As the convention sets are torn down, Ubers are cued up, and lines of departing conventioneers wrap around Cleveland’s airport, let’s take a quick look at the final act of the 2016 Republican National Convention, where Donald J. Trump made history as the first reality TV star to receive a major party nomination.
We’ll begin where we ended with Trump’s convention address. If you like Trump, you probably liked the speech. If you are a Republican, maybe you liked the speech. If you are anyone else not fitting those categories and you came to the event starving for substance, you left hungrier than when you arrived. In the end, Trump was literally talking loudly while saying nothing (we hadn’t heard that before).
In 2012, Mitt Romney’s campaign manager, in a moment of candor sometimes referred to as a ‘gaffe’ in this business, said that all of the stuff the candidate said during the primary to get the nomination did not matter, because Romney would have an “Etch-A-Sketch” moment during the summer. What he meant was that the nominee would make the turn and begin delivering a message that appealed to a broader national audience, rather than a very narrow set of primary voters.
Trump made it clear in his speech there will be no Etch-A-Sketch moment. There will be no turning the page. Declaring himself as the only one who can actually get things done in government, Trump doubled down on the negative and hyperbolic language that made his candidacy a phenomenon among conservatives and the media, from the day he announced his plans to run for the presidency. Through all of the shouting–which lasted a record 75 minutes–he decided to speak only to the folks in the hall–folks who should already be with him–rather than a broader audience across the nation. Declaring himself as the “law and order candidate” on the final day of the convention, Trump was still working desperately to unify his party.
This term, “law and order candidate,” is the continuation of the dog whistle politics Trump has invoked throughout his campaign. He clumsily borrowed the term from Nixon’s 1968 Convention acceptance speech, which, at the time, was code for vulnerable whites pitted against the angry blacks that continued to protest in the streets for recognition of their civil rights and human dignity. It’s the language of “us versus them,” with the potential impact of dividing us, as Trump likes to say, “more than ever before.”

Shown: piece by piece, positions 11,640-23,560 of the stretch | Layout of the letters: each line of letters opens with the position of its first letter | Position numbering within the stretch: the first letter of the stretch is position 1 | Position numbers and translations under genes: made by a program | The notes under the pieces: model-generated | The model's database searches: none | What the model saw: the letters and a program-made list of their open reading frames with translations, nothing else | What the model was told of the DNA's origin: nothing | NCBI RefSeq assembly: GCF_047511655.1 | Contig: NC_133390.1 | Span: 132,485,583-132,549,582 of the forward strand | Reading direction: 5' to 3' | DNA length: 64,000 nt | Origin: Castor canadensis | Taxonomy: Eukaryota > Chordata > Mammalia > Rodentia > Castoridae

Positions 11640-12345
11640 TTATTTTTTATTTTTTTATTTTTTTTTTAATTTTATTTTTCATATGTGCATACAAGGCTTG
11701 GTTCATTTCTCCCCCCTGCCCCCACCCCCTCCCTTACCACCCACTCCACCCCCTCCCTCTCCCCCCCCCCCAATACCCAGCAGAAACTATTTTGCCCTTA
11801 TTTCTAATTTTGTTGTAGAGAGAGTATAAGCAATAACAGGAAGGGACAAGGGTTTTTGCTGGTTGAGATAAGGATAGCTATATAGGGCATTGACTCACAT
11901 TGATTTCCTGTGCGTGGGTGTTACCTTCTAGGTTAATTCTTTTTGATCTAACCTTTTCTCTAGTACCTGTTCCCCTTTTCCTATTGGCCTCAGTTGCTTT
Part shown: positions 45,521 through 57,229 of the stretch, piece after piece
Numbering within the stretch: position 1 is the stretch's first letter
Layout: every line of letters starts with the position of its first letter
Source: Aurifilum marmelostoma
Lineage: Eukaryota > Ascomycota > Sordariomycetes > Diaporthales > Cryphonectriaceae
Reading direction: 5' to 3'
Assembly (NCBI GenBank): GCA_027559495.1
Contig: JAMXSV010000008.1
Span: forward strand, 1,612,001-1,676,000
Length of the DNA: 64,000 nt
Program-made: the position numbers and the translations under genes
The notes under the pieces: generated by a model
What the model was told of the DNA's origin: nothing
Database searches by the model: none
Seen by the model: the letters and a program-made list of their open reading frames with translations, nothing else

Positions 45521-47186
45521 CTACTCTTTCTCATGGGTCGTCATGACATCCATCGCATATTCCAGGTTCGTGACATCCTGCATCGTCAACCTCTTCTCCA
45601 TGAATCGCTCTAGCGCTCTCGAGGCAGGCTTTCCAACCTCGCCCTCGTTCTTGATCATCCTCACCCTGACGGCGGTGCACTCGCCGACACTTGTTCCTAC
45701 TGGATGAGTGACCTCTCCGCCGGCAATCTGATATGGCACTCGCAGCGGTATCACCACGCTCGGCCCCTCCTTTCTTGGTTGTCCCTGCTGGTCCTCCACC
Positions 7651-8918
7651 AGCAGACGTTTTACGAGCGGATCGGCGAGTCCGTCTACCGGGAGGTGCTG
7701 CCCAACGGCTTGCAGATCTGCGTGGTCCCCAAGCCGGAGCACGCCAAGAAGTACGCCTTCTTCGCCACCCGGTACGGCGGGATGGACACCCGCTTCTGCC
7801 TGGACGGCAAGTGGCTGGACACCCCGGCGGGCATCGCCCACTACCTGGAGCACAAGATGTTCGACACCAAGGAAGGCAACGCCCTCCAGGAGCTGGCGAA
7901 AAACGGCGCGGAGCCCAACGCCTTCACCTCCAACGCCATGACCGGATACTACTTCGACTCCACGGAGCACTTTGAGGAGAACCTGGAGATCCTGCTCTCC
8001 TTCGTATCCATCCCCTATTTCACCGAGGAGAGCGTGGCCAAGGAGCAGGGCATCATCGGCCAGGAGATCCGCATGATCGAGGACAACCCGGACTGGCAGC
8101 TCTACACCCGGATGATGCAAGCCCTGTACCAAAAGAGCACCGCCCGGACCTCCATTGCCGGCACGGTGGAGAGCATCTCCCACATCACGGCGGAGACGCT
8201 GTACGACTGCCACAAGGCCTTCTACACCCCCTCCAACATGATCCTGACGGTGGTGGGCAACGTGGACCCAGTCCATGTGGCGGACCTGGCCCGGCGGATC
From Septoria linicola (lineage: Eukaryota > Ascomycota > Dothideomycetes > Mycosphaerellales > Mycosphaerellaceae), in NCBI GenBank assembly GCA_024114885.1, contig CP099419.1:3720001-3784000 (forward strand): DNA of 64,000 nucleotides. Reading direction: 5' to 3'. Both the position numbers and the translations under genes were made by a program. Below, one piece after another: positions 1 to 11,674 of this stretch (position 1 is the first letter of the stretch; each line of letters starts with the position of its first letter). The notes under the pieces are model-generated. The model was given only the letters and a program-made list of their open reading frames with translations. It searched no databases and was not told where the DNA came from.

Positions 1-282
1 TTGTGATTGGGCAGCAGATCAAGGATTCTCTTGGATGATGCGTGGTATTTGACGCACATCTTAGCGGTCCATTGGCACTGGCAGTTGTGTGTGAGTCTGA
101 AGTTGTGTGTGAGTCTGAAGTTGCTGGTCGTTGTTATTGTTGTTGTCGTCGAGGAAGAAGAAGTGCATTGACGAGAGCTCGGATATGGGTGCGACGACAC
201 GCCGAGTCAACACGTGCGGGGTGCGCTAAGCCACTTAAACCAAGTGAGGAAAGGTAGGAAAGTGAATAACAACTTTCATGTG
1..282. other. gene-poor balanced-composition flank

“We’re familiar with the phrase, “It’s always darkest before the dawn.” However, in Trump’s address, dawn never came. It has been widely described as a very dark speech, because there were no solutions assigned to any of the ills he defined and no hope offered. The speech was a fact-checker’s nightmare that was a continuation of the theme of the week; prosecuting Hillary Clinton with fact-free evidence. Hispanics continued to be characterized as threats invading our nation, and African Americans as powerless to overcome the systemic challenges they face.
While the night offered some light in sincere outreach to the LGBTQ community, it was mostly rain without rainbows, offering Trump as the messianic figure who could save the nation.
Again, Trump’s address was “us versus them” rather than empowering us as a community by bringing us together. It was a disappointing end to four days of bluster and bombast, where the candidate’s management skills left many wanting and the Republican Party still very divided. The Republican Convention was essentially a four-part reality TV series, with twists and turns and drama pushed to full effect. Add to all of this the speech-gate scandal with Melania Trump, the lack of endorsement by Ted Cruz, the persistence of the Never Trump movement, and the botched selection of the Republican vice presidential candidate, and it was good TV—I’m just not sure it was good for the nation.
Corey Ealons is a partner with VOX Global, a public affairs firm based in Washington, DC, and a former White House spokesperson for President Barack Obama. Follow him on Twitter: @CoreyEalons and LinkedIn.